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Alberta's top doctor condemns COVID-19 discrimination against Siksika residents, praising band leaders

Dr. Deena Hinshaw says she was disappointed to hear some Siksika First Nation members are being turned away from local businesses, reminding Albertans that COVID-19 does not discriminate.

Dr. Hinshaw urges compassion after Siksika members turned away from businesses

Alberta's chief medical officer of health said Tuesday that she was disappointed to hear some Siksika people have faced discrimination from local businesses that fear COVID-19 after an outbreak on the First Nation. She praised the Siksika leadership like Chief Ouray Crowfoot, shown here, saying they acted quickly, transparently and proactively to control spread of the virus. (Mike Symington/CBC)

Alberta's chief medical officer of health says she was disappointed to hear some Siksika First Nation members are being turned away from local businesses, reminding Albertans that COVID-19 does not discriminate.

During her daily news briefing on Tuesday, Dr. Deena Hinshaw said now is the time for compassion, not division.

"I have received reports that some Siksika First Nation members were recently denied access to local businesses as a result of recent cases being reported in their community," Hinshaw said.

"This is not the first time that we've heard such reports around COVID-19. I know that Albertans of Chinese or other ethnic heritage and some religious groups have also at times been singled out and discriminated against."

The Siksika First Nation instituted a curfew in early July after after 10 active cases of COVID-19 were confirmed and 258 people being tested for the virus. 

As of Monday, the band council accounced on Twitter that the First Nation now had more recovered than active cases, with 17 recovered and nine active cases after conducting 2,577 tests. The council thanked the Siksika people for their diligence following public health measures to contain the coronavirus including physical distancing, getting tested and staying home.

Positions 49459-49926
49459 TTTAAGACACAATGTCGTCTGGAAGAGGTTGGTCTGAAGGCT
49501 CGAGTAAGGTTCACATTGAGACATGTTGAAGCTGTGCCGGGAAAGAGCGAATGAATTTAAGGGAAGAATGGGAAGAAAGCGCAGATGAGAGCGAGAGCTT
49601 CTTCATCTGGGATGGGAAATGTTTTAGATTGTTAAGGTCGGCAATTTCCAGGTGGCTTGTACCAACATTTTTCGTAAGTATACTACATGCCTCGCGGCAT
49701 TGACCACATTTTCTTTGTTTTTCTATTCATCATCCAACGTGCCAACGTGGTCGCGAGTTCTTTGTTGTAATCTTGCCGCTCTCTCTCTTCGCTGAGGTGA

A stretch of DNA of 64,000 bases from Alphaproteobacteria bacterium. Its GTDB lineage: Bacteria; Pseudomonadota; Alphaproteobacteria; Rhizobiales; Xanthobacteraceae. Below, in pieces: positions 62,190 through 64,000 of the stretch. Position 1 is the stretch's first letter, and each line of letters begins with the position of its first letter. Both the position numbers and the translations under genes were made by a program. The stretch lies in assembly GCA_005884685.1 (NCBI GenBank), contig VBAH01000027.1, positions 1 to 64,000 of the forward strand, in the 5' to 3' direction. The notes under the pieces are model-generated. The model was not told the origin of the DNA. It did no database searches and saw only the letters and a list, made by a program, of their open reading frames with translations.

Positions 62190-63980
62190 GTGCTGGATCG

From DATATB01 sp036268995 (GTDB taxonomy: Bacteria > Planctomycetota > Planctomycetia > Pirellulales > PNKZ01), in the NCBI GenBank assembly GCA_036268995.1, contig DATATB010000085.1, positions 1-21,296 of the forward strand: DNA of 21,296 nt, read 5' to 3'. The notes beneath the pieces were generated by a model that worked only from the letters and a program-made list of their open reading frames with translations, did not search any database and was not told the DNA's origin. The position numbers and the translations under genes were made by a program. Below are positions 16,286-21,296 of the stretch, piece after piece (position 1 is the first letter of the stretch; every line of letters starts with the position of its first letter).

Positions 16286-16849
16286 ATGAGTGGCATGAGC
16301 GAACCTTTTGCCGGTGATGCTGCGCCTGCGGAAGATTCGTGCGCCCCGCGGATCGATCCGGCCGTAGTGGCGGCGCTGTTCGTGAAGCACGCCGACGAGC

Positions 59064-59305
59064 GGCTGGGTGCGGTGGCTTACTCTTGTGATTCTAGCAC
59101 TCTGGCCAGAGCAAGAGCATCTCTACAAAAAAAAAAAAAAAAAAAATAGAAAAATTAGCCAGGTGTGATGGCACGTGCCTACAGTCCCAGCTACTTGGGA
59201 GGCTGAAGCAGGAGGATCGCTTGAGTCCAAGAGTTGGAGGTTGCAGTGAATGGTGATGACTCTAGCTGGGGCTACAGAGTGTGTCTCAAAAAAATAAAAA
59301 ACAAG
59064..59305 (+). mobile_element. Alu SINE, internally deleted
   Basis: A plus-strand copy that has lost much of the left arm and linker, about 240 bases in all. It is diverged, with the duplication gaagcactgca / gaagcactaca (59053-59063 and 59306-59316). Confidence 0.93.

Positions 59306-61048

Hinshaw echoed that Tuesday, saying the Siksika leadership had acted quickly, transparently and proactively to control spread of the virus.

Siksika residents facing COVID-19 discrimination after outbreak, says Alberta's chief medical officer of health

1 year ago
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Dr. Deena Hinshaw says she was disappointed to hear some Siksika First Nation members are being turned away from local businesses, reminding Albertans that COVID-19 does not discriminate. 1:35

"When the result of that prompt and transparent action is stigma against their members, it sends a message against transparency and risks discouraging people from being tested or co-operating with public health," she said.

"The members of the Siksika Nation deserve better than that. All Albertans of every heritage deserve better than that."

The band later tweeted thanks to Hinshaw through its @Siksika_Nation Twitter account: "Thank you @CMOH_Alberta for advocating for Siksikawa today. We will fight stigma with kindness. We continue to proactively respond to COVID-19 in our community while showing compassion to those surrounding communities. #SiksikaStrong."

Hinshaw was also asked about recent COVID-19 infection spikes in Saskatchewan and B.C, and took the opportunity to urge people not to single out specific groups.

Hinshaw was asked about a spike in infections involving Saskatchewan Hutterite colonies.

"It is critical that we not single out any one particular segment of society but rather understand that we all need to be working together to follow the public health guidance to stop transmission."

Two deaths from COVID-19 were reported Tuesday, both in the Edmonton region: a woman in her 90s, linked to Misericordia Hospital outbreak, and a woman in her 80s, linked to the Good Samaritan Southgate Care Centre. 

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